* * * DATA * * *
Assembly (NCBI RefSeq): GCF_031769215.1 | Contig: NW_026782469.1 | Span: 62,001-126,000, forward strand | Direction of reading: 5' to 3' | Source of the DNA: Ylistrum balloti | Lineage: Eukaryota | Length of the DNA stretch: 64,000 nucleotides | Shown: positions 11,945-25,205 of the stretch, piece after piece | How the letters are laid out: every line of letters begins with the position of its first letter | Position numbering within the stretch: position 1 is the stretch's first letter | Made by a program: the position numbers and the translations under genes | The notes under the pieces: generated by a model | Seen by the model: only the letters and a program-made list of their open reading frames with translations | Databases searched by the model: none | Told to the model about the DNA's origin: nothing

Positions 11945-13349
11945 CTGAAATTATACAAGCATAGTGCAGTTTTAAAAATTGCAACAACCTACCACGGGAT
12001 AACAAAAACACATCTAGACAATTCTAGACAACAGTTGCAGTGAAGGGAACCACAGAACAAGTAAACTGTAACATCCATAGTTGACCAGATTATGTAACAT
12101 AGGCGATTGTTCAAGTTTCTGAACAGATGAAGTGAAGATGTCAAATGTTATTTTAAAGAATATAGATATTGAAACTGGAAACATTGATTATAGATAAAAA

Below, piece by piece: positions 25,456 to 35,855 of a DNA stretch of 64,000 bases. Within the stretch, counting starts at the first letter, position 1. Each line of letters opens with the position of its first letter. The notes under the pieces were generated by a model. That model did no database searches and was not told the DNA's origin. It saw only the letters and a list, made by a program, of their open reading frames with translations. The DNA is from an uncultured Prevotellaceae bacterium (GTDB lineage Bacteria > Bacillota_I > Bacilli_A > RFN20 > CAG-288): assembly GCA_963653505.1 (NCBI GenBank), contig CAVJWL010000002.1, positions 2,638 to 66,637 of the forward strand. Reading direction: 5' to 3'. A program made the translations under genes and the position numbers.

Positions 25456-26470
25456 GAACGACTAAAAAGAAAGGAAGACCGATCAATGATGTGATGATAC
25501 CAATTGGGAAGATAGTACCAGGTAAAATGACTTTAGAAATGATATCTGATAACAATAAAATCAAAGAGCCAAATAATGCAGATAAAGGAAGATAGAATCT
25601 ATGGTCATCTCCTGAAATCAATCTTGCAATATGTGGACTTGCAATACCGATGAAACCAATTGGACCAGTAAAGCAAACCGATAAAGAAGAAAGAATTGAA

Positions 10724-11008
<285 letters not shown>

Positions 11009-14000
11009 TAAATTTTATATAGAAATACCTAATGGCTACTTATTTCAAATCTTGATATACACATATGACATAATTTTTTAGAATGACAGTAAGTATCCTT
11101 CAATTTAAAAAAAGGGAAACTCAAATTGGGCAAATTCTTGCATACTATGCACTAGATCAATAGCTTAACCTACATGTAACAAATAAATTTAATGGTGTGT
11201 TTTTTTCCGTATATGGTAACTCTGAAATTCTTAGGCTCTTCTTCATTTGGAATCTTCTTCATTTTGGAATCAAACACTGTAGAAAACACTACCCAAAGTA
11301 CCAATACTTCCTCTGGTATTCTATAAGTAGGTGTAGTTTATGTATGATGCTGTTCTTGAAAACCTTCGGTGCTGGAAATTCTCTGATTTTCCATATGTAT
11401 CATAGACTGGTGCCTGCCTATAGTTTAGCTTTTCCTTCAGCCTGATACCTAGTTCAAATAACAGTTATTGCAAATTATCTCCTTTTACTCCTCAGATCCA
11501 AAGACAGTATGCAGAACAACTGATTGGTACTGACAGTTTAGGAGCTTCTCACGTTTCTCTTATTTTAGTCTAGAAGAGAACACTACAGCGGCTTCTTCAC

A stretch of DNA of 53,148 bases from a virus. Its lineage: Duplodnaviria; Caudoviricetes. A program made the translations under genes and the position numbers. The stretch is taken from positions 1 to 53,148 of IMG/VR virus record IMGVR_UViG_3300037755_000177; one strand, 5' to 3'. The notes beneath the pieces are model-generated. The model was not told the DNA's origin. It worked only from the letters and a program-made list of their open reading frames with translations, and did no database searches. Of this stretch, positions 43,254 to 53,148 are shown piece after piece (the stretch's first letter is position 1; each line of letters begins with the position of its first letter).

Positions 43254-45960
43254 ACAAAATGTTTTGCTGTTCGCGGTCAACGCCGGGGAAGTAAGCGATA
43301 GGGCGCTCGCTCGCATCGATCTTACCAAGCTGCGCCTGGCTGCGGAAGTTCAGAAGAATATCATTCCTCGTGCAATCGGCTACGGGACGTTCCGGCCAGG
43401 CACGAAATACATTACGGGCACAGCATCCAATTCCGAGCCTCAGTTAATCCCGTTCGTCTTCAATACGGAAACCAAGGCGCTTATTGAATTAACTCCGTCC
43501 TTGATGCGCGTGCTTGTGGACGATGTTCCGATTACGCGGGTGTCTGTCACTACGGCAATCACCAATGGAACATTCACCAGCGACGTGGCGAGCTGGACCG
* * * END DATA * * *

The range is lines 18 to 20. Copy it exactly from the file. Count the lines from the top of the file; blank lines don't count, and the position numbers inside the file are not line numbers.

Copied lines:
11401 CATAGACTGGTGCCTGCCTATAGTTTAGCTTTTCCTTCAGCCTGATACCTAGTTCAAATAACAGTTATTGCAAATTATCTCCTTTTACTCCTCAGATCCA
11501 AAGACAGTATGCAGAACAACTGATTGGTACTGACAGTTTAGGAGCTTCTCACGTTTCTCTTATTTTAGTCTAGAAGAGAACACTACAGCGGCTTCTTCAC

A stretch of DNA of 53,148 bases from a virus. Its lineage: Duplodnaviria; Caudoviricetes. A program made the translations under genes and the position numbers. The stretch is taken from positions 1 to 53,148 of IMG/VR virus record IMGVR_UViG_3300037755_000177; one strand, 5' to 3'. The notes beneath the pieces are model-generated. The model was not told the DNA's origin. It worked only from the letters and a program-made list of their open reading frames with translations, and did no database searches. Of this stretch, positions 43,254 to 53,148 are shown piece after piece (the stretch's first letter is position 1; each line of letters begins with the position of its first letter).